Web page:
Monday, December 8, 2008

It Happened On Fifth Avenue (1947)

Tagline of this movie: "It's Happier Than Heaven ... the Hit of '47!" Are you kidding me? Who wrote that? :-)

Hobo Aloysius T. McKeever (Victor Moore) looks forward to winter every year as that is when the O'Connors leave their mansion on New York's Fifth Avenue for three months. He takes the opportunity to move in and enjoy the lap of luxury behind their backs. This year is different though. First off, McKeever meets Jim Bullock (Don DeFore) who just lost his apartment and invites him to be his guest. Second, the O'Connors daughter Trudy (Gale Storm) shows up at the mansion unannounced. She thinks the duo seem more fun than her finishing school so she poses as a runaway to keep her identity secret. Soon her father (Charlie Ruggles) comes looking for her and she begs him to pose as a panhandler as well. More people move in, more sub-plots and more confusion. One thing is certain, the O'Connors and their new friends will never forget this Christmas.

Gale Storm (seriously, is that her real name?) and Don DeFore

I decided to watch this one because I was in the mood for some sort of a holiday movie. This isn't exactly what I would call a holiday movie, but it does take place over Christmas and New Year's therefore it comes close. It has a feeling of warmth and community and I loved that about this one. Over New Year's, with the whole crowd at the table, McKeever says, "I would like to feel that you are all my friends. For to be without friends is a serious form of poverty." Very touching and true words.

Not only is this a comedy on the surface, but it also has a little bit more of a serious level underneath that. One level is the funny shenanigans of McKeever and all the people moving into the home. On the deeper level is the theme of social reform as to what is left if rich developers buy up affordable housing? What are the young folks starting out and the old folks who no longer work supposed to do? Of course, the ever present theme of money not buying happiness is there throughout the film as well.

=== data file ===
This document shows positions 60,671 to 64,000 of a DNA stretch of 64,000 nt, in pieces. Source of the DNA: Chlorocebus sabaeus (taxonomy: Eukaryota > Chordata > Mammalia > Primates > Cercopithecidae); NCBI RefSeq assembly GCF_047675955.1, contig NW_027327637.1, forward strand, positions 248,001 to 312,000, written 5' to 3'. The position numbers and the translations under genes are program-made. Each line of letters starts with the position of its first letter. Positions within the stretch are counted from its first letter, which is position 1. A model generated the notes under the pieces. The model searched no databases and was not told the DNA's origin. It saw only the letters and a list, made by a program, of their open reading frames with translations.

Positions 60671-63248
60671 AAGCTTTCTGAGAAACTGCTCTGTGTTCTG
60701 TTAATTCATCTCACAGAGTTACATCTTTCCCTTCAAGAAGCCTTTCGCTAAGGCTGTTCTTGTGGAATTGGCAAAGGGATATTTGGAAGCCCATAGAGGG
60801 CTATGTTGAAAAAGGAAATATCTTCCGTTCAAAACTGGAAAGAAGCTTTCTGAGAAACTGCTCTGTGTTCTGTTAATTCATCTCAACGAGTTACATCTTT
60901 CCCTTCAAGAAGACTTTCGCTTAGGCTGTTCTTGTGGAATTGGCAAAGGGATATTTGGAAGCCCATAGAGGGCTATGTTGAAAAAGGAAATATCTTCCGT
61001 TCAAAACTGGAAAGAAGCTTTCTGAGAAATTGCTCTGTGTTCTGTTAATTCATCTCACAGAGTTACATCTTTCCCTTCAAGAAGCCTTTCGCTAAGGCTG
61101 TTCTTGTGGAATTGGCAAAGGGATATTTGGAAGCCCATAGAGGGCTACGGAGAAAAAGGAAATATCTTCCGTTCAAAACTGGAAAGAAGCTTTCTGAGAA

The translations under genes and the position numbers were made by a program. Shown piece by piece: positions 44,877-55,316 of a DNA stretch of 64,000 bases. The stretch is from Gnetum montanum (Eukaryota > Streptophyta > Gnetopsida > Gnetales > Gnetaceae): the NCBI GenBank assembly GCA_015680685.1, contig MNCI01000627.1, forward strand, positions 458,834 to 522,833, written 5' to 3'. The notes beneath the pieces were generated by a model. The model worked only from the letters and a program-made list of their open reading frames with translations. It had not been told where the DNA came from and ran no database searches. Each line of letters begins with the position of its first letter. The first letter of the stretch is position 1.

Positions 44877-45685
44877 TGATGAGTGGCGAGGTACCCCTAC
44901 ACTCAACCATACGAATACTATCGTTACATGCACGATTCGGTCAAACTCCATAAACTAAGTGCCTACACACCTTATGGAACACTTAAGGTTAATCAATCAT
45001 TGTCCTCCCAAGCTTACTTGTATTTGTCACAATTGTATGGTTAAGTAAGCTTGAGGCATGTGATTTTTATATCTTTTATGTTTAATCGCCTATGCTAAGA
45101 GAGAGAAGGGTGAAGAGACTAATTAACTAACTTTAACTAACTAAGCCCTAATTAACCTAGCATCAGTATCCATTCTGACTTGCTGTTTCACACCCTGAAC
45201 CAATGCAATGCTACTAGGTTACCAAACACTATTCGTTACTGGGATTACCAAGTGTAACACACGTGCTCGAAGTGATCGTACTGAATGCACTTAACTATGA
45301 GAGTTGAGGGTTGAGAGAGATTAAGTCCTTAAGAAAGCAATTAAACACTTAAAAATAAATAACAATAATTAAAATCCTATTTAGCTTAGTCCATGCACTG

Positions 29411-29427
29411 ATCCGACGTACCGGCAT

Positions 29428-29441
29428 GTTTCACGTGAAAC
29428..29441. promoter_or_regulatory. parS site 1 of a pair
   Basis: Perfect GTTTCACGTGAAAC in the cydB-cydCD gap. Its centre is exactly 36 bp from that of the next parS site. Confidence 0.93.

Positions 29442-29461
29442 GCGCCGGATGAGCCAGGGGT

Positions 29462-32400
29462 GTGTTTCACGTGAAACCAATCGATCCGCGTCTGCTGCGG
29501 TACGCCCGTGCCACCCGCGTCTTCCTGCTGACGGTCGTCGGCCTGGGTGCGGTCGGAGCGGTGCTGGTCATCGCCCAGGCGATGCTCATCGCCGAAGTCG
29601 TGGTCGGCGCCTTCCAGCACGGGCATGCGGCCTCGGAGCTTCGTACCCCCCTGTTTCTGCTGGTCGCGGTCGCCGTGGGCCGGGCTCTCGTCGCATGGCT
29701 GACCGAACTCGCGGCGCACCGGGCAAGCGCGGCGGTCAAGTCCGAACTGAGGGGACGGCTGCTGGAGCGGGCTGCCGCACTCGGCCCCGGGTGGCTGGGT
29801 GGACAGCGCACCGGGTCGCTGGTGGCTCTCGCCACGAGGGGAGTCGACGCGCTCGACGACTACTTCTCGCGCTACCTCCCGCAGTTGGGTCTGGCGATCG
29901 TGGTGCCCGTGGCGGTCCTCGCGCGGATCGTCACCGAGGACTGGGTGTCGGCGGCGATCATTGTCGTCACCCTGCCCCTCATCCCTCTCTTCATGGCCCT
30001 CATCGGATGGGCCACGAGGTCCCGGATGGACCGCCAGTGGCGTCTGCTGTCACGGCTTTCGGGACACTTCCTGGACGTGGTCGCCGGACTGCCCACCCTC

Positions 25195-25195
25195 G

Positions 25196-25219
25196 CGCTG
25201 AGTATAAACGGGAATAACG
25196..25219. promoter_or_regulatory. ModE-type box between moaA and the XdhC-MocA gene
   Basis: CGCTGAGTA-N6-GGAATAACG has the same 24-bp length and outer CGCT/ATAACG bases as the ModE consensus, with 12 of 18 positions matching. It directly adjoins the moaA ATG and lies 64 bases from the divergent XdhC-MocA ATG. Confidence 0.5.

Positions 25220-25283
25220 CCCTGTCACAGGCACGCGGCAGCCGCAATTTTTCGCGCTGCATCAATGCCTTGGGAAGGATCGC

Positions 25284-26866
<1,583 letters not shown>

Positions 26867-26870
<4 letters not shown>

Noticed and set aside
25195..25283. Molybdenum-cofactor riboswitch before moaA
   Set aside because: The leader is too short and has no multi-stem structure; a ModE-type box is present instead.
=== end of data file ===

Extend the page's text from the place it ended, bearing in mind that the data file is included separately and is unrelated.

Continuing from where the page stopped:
Some of the funniest lines are given to two night watchmen type characters who are hired to check in on the mansion every night. One of the watchmen says to the other, "How would you like to live in a joint like this?" The other says, "What? And have room for the rest of my wife's relations?" Another funny line is when a detective shows up looking for Trudy. One of the night watchmen says, "She ain't in there. That joint is as empty as a sewing basket at a nudist's camp." I also liked the deadpan of McKeever in a scene with the watchmen. One of the watchmen, upon seeing McKeever in a Santa's suit, says, "Well I'll be a monkey's orphan." McKeever deadpans, "Oh, come sir. Your family connections must be better than that."

One of my favorite scenes is towards the end of the movie when Trudy and Jim are in a Latin restaurant. While they discuss the very serious matter of if he should take a job that takes him out of the country or stay, they keep having the unstable, rocking table problem due to uneven table legs. The physical gag of the table combined with a persistent waiter and the serious conversation, oh, and Latin singers serenading of course, cracked me up. I am a pushover for physical sight gags.